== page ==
Green dots are Enterprise Value divided by 2P + 2C resources, bars to the right of the centre line represent the Enterprise Value split into value of shares and the value of the net debt position, net cash is represented by the bars to the left of the centre line.

When all is said and done the values per barrel lie in a range from 18¢ to 83¢, well down on the valuations of eighteen months ago, which reflects concerns that right now some of the projects might not attract finance or worse still just wouldn't make a profit. However undeveloped barrels do have an option value that persists even if the development project might not quite work at today's oil price. The one thing that is for sure about the oil price is that it will be different tomorrow and tomorrow that project might work really well, so it is rare that an undeveloped field will actually have no value. That isn't to say that the share price of some of these companies isn't at risk of going to zero, that could happen to any of the companies with net debt rather than net cash on their balance sheet.

Nevertheless, I think it is probably the case that a number of potential development projects are now only being valued as options to develop the field at some point in the future rather than at a discount to the calculated net present value of the development projects. My conclusion from looking at these values is that the option value of a barrel of undeveloped reserves is somewhere between 15¢ and 20¢. As a comparison, in one of the few recent transactions MOL paid 15¢/bbl for 600 mmbbls of unrisked prospective resources in Norway. That's 15¢/bbl for something that hasn't actually been found, in fact MOL would be delighted if they eventually found a half or a third of those 600 mmbbls, and which will be taxed at 78%. Of course MOL will only have to spend 22% of the cost of the wells to find these barrels but that deal reflects the fact that oil companies will pay for the possibility of finding oil.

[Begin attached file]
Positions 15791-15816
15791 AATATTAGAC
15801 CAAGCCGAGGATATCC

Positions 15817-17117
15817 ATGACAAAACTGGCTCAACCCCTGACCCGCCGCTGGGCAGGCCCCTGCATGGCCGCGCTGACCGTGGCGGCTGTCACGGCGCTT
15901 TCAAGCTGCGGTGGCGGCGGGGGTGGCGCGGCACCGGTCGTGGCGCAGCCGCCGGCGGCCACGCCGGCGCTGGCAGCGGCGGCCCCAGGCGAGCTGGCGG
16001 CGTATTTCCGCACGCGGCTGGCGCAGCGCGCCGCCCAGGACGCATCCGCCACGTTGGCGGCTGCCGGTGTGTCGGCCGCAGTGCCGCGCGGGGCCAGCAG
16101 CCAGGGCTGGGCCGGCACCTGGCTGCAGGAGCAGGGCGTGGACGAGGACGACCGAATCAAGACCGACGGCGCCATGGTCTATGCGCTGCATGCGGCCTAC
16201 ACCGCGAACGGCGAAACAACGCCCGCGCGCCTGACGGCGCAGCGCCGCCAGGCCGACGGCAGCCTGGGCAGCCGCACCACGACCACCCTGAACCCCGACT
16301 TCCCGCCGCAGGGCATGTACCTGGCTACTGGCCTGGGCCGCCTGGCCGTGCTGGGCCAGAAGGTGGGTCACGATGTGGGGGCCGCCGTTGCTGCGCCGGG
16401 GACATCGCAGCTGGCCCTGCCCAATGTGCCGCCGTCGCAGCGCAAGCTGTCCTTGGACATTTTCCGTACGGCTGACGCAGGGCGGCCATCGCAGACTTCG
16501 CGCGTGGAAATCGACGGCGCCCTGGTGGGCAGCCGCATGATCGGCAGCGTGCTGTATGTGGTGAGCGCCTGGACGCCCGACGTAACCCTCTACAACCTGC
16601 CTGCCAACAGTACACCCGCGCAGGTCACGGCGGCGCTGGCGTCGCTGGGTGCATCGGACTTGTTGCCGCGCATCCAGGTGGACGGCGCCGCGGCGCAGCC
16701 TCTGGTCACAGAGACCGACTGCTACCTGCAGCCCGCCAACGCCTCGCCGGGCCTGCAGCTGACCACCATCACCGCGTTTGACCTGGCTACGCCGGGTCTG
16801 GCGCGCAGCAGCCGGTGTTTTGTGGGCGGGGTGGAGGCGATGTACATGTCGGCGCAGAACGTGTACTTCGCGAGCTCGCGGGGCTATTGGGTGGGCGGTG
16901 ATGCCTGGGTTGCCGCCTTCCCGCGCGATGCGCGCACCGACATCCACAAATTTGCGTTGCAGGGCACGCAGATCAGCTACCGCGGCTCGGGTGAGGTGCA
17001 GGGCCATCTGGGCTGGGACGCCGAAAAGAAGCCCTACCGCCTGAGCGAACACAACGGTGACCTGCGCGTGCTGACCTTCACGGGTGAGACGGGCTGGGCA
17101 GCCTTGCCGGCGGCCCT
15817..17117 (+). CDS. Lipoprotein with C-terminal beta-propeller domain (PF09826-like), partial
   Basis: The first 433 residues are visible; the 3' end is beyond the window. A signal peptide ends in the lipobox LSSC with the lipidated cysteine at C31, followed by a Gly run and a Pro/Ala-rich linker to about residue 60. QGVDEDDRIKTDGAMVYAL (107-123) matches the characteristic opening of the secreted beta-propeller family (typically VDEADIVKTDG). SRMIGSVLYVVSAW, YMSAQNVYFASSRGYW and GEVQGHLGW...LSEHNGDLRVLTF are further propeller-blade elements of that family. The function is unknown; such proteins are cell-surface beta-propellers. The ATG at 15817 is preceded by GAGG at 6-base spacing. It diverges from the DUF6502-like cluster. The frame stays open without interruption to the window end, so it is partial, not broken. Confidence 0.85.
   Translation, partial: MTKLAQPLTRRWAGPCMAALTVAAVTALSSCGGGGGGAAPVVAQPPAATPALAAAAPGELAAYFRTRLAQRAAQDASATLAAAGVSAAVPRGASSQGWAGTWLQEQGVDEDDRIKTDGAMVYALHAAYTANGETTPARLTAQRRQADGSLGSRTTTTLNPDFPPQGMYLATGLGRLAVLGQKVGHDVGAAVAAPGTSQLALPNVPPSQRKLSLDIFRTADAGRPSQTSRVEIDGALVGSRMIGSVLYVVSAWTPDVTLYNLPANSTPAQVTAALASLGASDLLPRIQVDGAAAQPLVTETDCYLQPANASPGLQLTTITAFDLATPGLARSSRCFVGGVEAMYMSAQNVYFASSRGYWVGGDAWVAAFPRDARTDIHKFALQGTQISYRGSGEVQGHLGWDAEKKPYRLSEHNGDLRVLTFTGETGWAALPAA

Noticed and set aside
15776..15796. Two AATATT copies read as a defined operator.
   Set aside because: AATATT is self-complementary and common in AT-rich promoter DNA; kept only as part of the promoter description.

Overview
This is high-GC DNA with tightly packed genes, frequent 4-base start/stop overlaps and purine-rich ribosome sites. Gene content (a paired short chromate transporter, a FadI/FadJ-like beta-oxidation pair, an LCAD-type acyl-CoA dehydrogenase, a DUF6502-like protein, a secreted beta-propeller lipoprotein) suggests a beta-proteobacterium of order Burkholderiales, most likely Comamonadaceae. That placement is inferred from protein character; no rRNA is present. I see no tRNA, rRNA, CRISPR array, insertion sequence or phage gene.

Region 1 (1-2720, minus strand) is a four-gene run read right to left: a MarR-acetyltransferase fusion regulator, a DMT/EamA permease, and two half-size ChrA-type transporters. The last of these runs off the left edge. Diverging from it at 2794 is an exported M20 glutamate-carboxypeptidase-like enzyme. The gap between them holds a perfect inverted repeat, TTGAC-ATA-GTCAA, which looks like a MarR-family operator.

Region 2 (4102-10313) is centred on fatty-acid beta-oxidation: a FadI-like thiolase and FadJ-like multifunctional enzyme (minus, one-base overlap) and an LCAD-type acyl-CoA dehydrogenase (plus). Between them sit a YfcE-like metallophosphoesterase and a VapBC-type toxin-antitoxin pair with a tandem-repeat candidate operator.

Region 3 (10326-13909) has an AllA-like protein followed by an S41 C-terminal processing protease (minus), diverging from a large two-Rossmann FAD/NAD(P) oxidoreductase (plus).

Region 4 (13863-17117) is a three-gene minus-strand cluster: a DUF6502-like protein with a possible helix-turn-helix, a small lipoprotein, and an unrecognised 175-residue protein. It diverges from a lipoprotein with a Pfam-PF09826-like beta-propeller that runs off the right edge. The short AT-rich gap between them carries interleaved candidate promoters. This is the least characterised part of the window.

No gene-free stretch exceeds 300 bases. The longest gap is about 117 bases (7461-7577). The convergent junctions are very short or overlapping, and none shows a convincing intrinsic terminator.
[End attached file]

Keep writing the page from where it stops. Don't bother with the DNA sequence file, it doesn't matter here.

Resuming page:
However, if the market thinks (or hopes) that the project might actually go ahead the value stands a chance of heading towards $1/bbl; and I would expect that if any of these projects were funded and the field development plan blessed by OGA then the market value per barrel would be even higher than that, say between $2/bbl and $5/bbl. Unfortunately none of the companies that I follow are as yet in that position.

So today you can buy hundreds of millions of barrels of reserves for quite a lot less than a dollar per barrel. That is an awful lot less than the average finding cost for reserves pretty much anywhere in the world; and in the North Sea exploration costs came out at about $8/bbl for the period from 2005 to 2013. It really is cheaper drilling for oil on the AIM market than in the treacherous waters of the North Sea.

Bob Clark Transocean, The Transocean semi-submersible drilling rig the Sedco 706, photographed from the Dunbar platform in the Northern North Sea during some inclement weather.

Bob Clark Transocean, The Transocean semi-submersible drilling rig the Sedco 706, photographed from the Dunbar platform in the Northern North Sea during some inclement weather.